It seems we are entering the season for MIDI control, not sure what it is that governs the timings of such things, but there are a lot of new products on the market in this area.
We’re looking at the Arturia Keylab MKII - which adds features to the original Keylab Essential in the form of extra pads - now 16 instead of 8 (pressure and velocity sensitive), a channel aftertouch enabled key bed - we are told this is the same as the MatrixBrute, additional control modes - ANALOG LAB/ DAW/USER
Add to that we also have the Analog Lab software package which includes player versions of Arturia’s V collection and over 6000 patches across many synth and keyboard models. Each of these have their own Macro sets for editing, which are directly addressed when in ANALOG LAB mode and can take you a long way from the initial preset even if you cant access all the parameters.
Additionally, the CV and Gate connections, allow for CV/Gate/MOD CV1/MOD CV2 outputs to address external analogue gear with the voltage range and scaling adjustable either by the MIDI Control Centre or directly from the Keylab itself.
One gotcha for me was that the CV Gate interface is not addressable from a DAW MIDI track, at present they can only be addressed from live playing in real time. This is a bit of a big deal I think, as the Keystep and Beatstep Pro both allow this. Arturia tell me that it's on the firmware update feature list - ASAP please!
A CV input is also available with the range from 1V-10V taking an external CV input (sub audio rates) and converting it into an assignable MIDI CC - quite useful.
DAW Mode features presets based on HUI and MCU modes with additional templates for Live, Cubase, Pro Tools, Logic, Studio One and Reaper. As well as the channel fader and pan, mute/solo/rec ready and automation arming you get various additional DAW specific controls such as Zoom/Save/Undo etc.
One thing I did miss was the ability to access FX sends.
USER Mode - highly programmable and configurable access to the 9 knobs, Faders, Pads, and multiple switches, most of what you ould require except SYSEX. There is also no Learn mode so it's a lot easier when using the MIDI Control Centre software. Additionally there are only 10 user memories which does seem a little stingy.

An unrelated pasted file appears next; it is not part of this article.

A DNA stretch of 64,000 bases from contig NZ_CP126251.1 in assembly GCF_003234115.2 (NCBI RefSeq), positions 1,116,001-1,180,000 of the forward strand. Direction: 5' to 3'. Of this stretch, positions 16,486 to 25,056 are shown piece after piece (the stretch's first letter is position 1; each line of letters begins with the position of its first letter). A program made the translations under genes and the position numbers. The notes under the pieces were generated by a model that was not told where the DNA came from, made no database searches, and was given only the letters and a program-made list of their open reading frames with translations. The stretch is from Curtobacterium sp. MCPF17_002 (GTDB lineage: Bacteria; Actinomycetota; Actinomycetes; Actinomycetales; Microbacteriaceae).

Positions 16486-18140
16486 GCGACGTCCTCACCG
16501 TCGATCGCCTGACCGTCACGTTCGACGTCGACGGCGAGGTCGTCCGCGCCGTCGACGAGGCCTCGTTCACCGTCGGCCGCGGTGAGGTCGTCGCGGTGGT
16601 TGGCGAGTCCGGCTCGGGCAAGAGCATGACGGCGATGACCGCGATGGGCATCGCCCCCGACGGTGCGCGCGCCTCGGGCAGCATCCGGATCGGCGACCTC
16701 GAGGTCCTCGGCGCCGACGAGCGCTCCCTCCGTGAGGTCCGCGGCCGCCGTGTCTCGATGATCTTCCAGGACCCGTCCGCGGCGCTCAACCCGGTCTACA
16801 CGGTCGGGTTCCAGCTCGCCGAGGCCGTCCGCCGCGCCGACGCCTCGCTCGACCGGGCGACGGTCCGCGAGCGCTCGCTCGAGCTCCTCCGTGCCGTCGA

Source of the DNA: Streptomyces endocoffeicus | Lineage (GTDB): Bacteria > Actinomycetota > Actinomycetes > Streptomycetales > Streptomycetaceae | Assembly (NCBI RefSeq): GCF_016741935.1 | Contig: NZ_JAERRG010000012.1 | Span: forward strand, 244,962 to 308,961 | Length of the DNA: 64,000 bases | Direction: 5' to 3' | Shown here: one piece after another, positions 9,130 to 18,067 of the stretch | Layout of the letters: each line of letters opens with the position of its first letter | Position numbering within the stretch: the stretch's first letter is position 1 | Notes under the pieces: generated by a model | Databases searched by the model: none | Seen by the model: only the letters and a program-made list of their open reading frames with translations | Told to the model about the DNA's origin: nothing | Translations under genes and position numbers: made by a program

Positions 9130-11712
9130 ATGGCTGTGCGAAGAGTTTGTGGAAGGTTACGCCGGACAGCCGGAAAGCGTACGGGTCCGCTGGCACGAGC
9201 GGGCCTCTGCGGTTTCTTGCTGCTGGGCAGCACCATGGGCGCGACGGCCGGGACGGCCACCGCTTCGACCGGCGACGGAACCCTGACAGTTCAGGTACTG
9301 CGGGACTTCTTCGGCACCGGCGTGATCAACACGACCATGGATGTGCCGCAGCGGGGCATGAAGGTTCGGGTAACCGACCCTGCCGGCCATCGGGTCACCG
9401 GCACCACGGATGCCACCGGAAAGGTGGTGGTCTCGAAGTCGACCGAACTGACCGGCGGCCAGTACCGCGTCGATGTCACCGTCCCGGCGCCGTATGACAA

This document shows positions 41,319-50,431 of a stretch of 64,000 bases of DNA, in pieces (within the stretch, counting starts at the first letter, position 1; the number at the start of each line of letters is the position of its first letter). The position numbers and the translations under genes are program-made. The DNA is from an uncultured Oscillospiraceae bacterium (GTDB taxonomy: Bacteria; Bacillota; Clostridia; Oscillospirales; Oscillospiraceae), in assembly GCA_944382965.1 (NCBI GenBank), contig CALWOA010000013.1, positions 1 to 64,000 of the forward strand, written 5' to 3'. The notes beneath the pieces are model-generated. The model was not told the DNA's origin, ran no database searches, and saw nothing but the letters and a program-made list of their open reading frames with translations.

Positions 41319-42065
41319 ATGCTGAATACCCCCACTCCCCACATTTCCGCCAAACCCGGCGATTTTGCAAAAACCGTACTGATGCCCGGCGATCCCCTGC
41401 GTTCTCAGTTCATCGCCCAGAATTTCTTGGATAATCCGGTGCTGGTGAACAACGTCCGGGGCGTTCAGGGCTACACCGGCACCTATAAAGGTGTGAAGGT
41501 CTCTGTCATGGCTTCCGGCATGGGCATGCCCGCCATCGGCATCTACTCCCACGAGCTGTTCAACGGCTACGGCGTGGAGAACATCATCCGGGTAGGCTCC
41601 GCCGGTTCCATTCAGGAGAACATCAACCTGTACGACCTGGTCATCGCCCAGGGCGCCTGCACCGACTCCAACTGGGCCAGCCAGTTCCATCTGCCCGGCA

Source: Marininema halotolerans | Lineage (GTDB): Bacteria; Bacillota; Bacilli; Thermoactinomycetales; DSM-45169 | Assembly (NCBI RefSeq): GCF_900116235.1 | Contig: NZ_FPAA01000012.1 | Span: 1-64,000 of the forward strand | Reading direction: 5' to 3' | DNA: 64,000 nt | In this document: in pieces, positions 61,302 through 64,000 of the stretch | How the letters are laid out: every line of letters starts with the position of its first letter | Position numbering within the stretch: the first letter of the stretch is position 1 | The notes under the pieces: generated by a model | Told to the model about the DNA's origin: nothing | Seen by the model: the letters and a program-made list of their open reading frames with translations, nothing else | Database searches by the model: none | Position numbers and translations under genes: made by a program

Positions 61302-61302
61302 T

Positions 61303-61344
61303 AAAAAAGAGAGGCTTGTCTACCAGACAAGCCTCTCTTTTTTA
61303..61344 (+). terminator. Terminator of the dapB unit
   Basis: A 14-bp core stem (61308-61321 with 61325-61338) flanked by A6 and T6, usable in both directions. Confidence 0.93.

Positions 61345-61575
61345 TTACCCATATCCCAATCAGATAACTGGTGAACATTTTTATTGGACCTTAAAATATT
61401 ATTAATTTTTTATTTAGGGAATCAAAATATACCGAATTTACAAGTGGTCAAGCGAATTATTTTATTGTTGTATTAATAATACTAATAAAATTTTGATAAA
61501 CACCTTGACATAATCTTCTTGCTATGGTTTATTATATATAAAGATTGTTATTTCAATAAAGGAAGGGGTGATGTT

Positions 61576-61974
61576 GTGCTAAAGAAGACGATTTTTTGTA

A single Keyboard split with variable split point, and channels is also useful for standalone or hybrid setups.
It should be noted that there is no arpeggiator or sequencer on board, but the Chord Memory mode which lets you program 6 note chords onto each of the pads (saved per preset), or Chord Transpose mode recalls via the pads up to 16 chords for single note trigger via the keyboard.
Pedals and some. As well as the Sustain and Expression pedal inputs, there are three Aux pedal inputs for those who need more floor action, when combined with some clever voltage attenuation routing (you’d need to be very careful) it is also possible that additional CV inputs can be set up instead of foot pedals.
I found the Keylab to be pretty intuitive for such a highly configurable device, preset and bank browsing and control of the Analog Lab makes sound surfing simple and I must say there are a number of great sounding presets in the Analog Lab software package, you are bound to find something inspiring - for me the Clavinets were a revelation - and not for cod funk either.
The Keylab MKII is a mid price controller, there are more affordable units available (from Arturia too) but this one feels sturdy and solid, available in 49 and 61 key versions priced at £389/$449 (49 key) and £429/$499 (61 Key)
I can often find these frustrating to program and setup, but Arturia have made it pretty straightforward to create complex and useful control configurations.